Home News+Pop Culture News of the Day: California is on path to pay slavery reparations

News of the Day: California is on path to pay slavery reparations

Among his final actions in the 2020 legislative session, California Gov. Gavin Newsom  signed Assembly Bill 3121, which will commission a task force to study and develop reparation proposals for African Americans. 

The approval is one of many bills signed by Newsom last night. However, AB 3121 stands out in particular, as pointed out by the Governor’s Office, for being “the first state in the nation to establish a task force to examine reparations for slavery, a reckoning with the past that is critical for a brighter future.” 

The duties of the task force include compiling and analyzing the U.S.’s documentation of its slavery institution and recommending the form of awarded compensation and who would be eligible for such compensation. Such reparations would not replace reparations from the federal level. 

A path to making amends

The bill itself acknowledges that all levels of government continued brutal and unequal treatment of African Americans even after the abolition of slavery, which has resulted in continued economic, educational and health hardships to this day.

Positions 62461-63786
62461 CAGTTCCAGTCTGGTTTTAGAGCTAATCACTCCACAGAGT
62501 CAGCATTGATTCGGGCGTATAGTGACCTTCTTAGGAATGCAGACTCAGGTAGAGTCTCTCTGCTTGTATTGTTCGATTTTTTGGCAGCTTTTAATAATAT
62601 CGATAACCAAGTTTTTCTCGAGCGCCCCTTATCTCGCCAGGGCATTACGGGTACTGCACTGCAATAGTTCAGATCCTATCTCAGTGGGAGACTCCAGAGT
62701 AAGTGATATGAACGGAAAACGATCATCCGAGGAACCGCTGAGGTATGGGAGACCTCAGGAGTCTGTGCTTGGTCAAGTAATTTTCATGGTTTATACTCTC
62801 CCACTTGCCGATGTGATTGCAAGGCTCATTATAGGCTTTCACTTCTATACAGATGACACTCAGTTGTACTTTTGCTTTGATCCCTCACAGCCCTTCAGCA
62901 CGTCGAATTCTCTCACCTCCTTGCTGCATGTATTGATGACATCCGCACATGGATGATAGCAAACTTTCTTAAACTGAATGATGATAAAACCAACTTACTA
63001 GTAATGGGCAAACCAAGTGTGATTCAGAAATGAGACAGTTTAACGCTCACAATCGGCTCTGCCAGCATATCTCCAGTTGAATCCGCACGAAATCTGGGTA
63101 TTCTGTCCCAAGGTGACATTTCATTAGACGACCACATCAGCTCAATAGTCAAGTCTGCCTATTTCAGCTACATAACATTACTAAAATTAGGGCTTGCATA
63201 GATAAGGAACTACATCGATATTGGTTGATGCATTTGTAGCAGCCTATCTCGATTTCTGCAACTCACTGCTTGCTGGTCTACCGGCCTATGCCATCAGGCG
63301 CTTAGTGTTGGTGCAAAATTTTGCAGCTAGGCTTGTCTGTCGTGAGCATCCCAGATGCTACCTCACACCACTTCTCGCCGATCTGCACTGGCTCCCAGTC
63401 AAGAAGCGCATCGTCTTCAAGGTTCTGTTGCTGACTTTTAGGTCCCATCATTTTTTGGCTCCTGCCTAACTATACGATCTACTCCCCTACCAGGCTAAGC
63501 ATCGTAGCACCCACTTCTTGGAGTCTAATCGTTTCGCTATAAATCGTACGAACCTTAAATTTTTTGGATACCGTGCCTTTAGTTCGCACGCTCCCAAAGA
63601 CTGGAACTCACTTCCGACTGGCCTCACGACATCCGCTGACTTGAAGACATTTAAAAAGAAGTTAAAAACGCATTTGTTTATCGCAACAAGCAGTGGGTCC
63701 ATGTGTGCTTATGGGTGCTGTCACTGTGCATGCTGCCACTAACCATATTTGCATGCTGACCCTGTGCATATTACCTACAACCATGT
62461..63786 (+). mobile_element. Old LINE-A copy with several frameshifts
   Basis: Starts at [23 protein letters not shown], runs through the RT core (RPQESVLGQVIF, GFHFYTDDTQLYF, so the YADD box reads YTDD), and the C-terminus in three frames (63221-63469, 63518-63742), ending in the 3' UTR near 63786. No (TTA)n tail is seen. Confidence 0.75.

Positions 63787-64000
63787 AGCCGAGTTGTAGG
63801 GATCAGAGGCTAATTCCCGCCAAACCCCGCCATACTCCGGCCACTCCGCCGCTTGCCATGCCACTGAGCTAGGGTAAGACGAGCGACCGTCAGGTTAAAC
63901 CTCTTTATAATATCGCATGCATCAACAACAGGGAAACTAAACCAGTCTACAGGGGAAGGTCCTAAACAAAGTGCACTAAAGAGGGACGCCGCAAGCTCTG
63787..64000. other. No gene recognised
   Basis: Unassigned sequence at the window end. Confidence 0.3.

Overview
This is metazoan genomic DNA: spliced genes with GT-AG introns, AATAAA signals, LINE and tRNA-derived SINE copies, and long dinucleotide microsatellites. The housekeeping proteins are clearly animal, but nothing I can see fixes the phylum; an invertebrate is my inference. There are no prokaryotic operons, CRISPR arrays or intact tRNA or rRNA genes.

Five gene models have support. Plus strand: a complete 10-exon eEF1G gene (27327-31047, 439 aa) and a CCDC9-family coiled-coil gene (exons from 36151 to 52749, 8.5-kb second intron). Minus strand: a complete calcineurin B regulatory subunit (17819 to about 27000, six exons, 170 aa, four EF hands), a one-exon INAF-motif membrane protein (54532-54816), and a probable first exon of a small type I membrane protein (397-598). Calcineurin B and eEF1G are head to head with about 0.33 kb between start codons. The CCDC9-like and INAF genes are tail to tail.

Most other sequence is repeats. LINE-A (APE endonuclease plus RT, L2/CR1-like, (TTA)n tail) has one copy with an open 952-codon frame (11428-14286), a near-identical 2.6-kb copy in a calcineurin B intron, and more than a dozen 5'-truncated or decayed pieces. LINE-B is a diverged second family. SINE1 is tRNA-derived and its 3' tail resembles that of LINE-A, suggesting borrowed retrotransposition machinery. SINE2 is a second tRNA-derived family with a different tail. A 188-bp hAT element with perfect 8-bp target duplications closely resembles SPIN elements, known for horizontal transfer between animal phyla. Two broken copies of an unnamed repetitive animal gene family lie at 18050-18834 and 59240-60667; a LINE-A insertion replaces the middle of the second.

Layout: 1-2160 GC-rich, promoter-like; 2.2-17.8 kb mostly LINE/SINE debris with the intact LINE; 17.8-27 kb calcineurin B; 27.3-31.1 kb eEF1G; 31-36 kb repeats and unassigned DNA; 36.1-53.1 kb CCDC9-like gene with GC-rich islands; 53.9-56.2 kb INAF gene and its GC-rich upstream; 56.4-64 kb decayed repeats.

AB 3121 was first introduced by Assemblywoman Shirley Weber in February 2020. However, the conversation around reparations more recently sparked over the summer with Bruce’s Beach in Manhattan Beach, California. The Bruces, an African American couple, developed a beach resort, but were forced out by the Ku Klux Klan and Manhattan Beach City Council. A resident started a petition that, among other actions, called for the city to restore the land to the Bruce family and provide restitution for loss of value over 95 years.

In January 2019, Rep. Sheila Jackson Lee introduced H.R. 40, which would commission a similar study at the federal and state levels. It has not seen any movement since the House held hearings in June 2019.

Haley Bosselman
Haley Bosselman is the editor-in-chief of Culturas. She grew up in Orange County and moved to Los Angeles after earning her bachelor's degree in journalism from Arizona State University. In May 2020, Haley completed the Master of Science in journalism program at the University of Southern California. She's written a lot about music, but is geared toward any culture-related storytelling.
- Advertisment -

Most Popular

#EndSARS: Nigerian movement makes its way to the U.S.

Tonight at 6 p.m., a candlelight vigil will be held in Los Angeles  to honor the #EndSARS movement in Nigeria. The protest will occur...

Why you should still care about COVID-19

Watching others lack empathy and understanding can feel like a knife to the heart. Maskless folks inspire feelings of dread and anger. America’s challenge...

Department of Justice files antitrust suit against Google

This morning, the Department of Justice, supported by 11 state attorneys general, sued Google for violating antitrust laws. https://twitter.com/TheJusticeDept/status/1318575015428825095 The complaint aims to stop Google from...

How to have a COVID-19-safe Halloween

Earlier last month, there were concerns about Los Angeles cancelling trick-or-treating on Halloween. The county quickly reversed the decision, though Beverly Hills’ ban remains....


Forgotten Password?